SocNet Use Quadruples among US Adults; 35% Have Profiles

January 29, 2009

This article is included in these additional categories:

African-American | Analytics, Automated & MarTech | Boomers & Older | Hispanic | Men | Women | Youth & Gen X

The share of adult internet users who have a profile on a social networking site has more than quadrupled in the past four years – from 8% in 2005 to 35% in 2008 – according to the Pew Internet & American Life Project’s December 2008 tracking survey.


The survey reveals that while teens often get significant media and public-policy attention for their use of such sites, adults still make up the bulk of America’s social-networking population.

Though social networkers are equally likely to be men and women, not surprisingly, Pew finds that younger adults are much more likely than older ones to have profiles on social networks:

  • 75% of online adults 18-24 have a profile on a social network site
  • 57% of online adults 25-34 have a profile on a social network site
  • 30% of online adults 35-44 have one
  • 19% of online 45 to 54 year olds have a profile
  • 10% of online 55 to 64 year olds have a profile
  • 7% of online adults 65+ have a profile

Moreover, social network users are also more likely to be students, Pew said. More than two-thirds (68% )of full-time students and 71% of part-time students have a social network profile, while just 28% of non-student adults use social networks.


Whites are less likely than African-Americans or Hispanics to have a profile on an online social network. Nearly one third 31% of online White adults have a social networking profile, compared with 43% of African-Americans and 48% of Hispanics.

Visits to SocNets Up Too

In addition to the burgeoning number of profiles being added to social networks by adults, the number of visits on any given day also is on the rise. In February 2005, just 2% of adult internet users had visited an online social network “yesterday,” while 19% had done so in December 2008. More than one-third of adults now say they visit social networks “daily.”


Personal More Prevalent than Professional

Overall, Pew found that personal use of social networks among adults appears to be more common than professional use, both in the types of networks adults select as well as the reasons they give for using them.

According to just-released May 2008 survey findings:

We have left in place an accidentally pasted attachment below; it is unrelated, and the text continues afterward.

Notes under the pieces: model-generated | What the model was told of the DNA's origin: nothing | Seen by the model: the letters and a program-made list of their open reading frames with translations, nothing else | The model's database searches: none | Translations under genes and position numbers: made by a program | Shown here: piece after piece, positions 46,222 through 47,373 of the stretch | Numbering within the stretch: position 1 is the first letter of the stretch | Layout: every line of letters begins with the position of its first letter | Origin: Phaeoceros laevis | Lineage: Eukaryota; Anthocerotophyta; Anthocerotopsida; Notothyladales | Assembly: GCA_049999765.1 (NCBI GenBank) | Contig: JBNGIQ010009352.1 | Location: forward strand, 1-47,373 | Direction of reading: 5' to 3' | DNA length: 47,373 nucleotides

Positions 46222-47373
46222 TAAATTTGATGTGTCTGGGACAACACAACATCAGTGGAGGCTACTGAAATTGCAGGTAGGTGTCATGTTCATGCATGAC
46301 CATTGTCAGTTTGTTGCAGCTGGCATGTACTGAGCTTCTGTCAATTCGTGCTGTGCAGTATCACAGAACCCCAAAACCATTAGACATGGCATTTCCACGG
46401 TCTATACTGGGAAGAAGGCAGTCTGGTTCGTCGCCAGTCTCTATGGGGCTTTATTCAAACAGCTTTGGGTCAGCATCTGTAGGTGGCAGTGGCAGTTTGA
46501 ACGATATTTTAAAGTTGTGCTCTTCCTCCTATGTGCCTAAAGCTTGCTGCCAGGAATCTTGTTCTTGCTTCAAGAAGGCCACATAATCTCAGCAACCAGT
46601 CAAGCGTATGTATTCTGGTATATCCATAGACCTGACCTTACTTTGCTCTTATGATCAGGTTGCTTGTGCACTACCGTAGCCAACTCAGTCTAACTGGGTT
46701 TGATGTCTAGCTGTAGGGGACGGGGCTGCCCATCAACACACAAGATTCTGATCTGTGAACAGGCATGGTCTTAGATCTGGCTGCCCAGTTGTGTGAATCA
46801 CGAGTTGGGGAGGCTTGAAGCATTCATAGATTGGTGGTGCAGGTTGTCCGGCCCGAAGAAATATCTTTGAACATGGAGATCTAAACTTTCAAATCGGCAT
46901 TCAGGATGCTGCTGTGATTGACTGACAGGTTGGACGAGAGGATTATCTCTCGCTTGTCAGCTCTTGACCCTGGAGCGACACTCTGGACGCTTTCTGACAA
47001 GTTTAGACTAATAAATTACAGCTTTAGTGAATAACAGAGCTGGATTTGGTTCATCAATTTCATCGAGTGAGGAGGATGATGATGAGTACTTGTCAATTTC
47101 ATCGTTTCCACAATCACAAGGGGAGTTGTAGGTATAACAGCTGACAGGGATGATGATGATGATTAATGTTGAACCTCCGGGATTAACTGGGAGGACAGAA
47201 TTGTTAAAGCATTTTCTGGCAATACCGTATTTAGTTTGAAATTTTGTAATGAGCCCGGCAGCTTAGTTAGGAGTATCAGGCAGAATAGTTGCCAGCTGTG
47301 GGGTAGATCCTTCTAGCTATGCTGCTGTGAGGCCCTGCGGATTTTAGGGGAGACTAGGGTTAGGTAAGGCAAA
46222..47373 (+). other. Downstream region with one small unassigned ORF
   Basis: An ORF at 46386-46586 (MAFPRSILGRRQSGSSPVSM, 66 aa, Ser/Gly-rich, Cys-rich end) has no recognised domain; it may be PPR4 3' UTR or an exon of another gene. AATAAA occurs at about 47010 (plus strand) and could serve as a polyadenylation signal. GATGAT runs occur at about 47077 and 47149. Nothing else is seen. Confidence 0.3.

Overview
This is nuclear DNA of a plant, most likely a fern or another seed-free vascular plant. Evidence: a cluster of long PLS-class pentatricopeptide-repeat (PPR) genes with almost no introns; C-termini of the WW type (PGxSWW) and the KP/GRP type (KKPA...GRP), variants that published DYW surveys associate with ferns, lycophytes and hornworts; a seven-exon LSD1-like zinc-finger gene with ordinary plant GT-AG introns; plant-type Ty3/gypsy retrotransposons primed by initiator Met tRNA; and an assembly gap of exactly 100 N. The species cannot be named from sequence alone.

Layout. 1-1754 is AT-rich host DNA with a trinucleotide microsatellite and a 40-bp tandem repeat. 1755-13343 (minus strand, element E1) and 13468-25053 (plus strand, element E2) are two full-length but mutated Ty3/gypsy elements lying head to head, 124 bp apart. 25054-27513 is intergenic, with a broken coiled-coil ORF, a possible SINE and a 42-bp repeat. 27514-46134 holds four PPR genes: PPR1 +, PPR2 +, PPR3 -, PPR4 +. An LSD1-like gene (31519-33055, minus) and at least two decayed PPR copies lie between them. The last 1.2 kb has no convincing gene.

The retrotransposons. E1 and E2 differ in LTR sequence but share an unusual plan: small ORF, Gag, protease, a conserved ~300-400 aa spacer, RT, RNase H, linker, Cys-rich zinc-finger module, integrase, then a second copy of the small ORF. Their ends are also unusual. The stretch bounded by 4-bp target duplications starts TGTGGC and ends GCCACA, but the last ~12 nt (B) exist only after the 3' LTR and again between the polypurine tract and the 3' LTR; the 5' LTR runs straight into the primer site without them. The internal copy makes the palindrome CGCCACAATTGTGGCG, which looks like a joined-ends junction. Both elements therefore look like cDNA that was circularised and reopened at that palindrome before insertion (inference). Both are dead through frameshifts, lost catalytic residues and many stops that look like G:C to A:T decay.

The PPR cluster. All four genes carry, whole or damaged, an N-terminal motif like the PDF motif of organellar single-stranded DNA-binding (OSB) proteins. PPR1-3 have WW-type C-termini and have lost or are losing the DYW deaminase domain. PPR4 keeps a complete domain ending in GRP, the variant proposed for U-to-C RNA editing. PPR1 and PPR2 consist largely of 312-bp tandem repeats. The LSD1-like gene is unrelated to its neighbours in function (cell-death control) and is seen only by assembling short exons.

• ?50% of adult social network users have a profile on MySpace
  • 22% have a profile on Facebook
  • 6% have a profile on LinkedIn

Respondents also said that they primarily use their online social network presence/profile for explaining and maintaining the personal networks. Most adults, like teens, are using their profile/s to connect with people they already know.


  • 89% use their online profiles to keep up with friends
  • 57% use their profile to make plans with friends
  • 49% use them to make new friends

Other uses cited by respondents in the study were: Organizing with other people for an event, issue or cause; flirting with someone; promoting themselves or their work; and making new business contacts


The survey also found that when users do use social networks for professional and personal reasons, they will often maintain multiple profiles, generally on different sites. More than half (51%) of social network users have two or more online profiles, while 43% have only one online profile.

Among social network users with multiple profiles:

  • 83% have those profiles on different sites
  • 17% have those profiles on one site
  • 24% have multiple profiles so they can keep up with friends on different sites
  • 19% have multiple profiles to separate the personal and the professional
  • 6% just use different sites
  • 4% have different profiles for different parts of their personality
  • 4% have older profiles on sites they do not use anymore

Most Users are Privacy-Conscious

Regarding privacy issues, the survey found that the majority of – but not all – adult social networkers are privacy conscious:

  • 60% of adult social network users restrict access to their profiles so that only their friends can see it.
  • 36% of social network users allow anyone to see their online profile.
  • 58% of adult social network users restrict access to certain content within their profile.
  • 43% of adults think it would be pretty easy for someone to find out who they are from their profile; 23% of teens say it would be “pretty easy.”
  • 33% of adults with profiles think that they would have to work at it, but that someone could eventually find out who they are; 40% of teens say the same.
  • 20% of adults think that it would be difficult for someone to find out who they are; 36% of teens say it would be difficult for someone to find out who they are.

About the survey: Findings are based on two daily tracking surveys on Americans’ use of the Internet. The bulk of the results are based on data from telephone interviews conducted by Princeton Survey Research Associates International between April 8 to May 11, 2008, among a sample of 2,251 adults, ages 18+. The data on overall use of social networks and the demographics of social network users came from a national phone survey fielded from November 19 – December 20, 2008 among 2,253 Americans, including 1,650 internet users.


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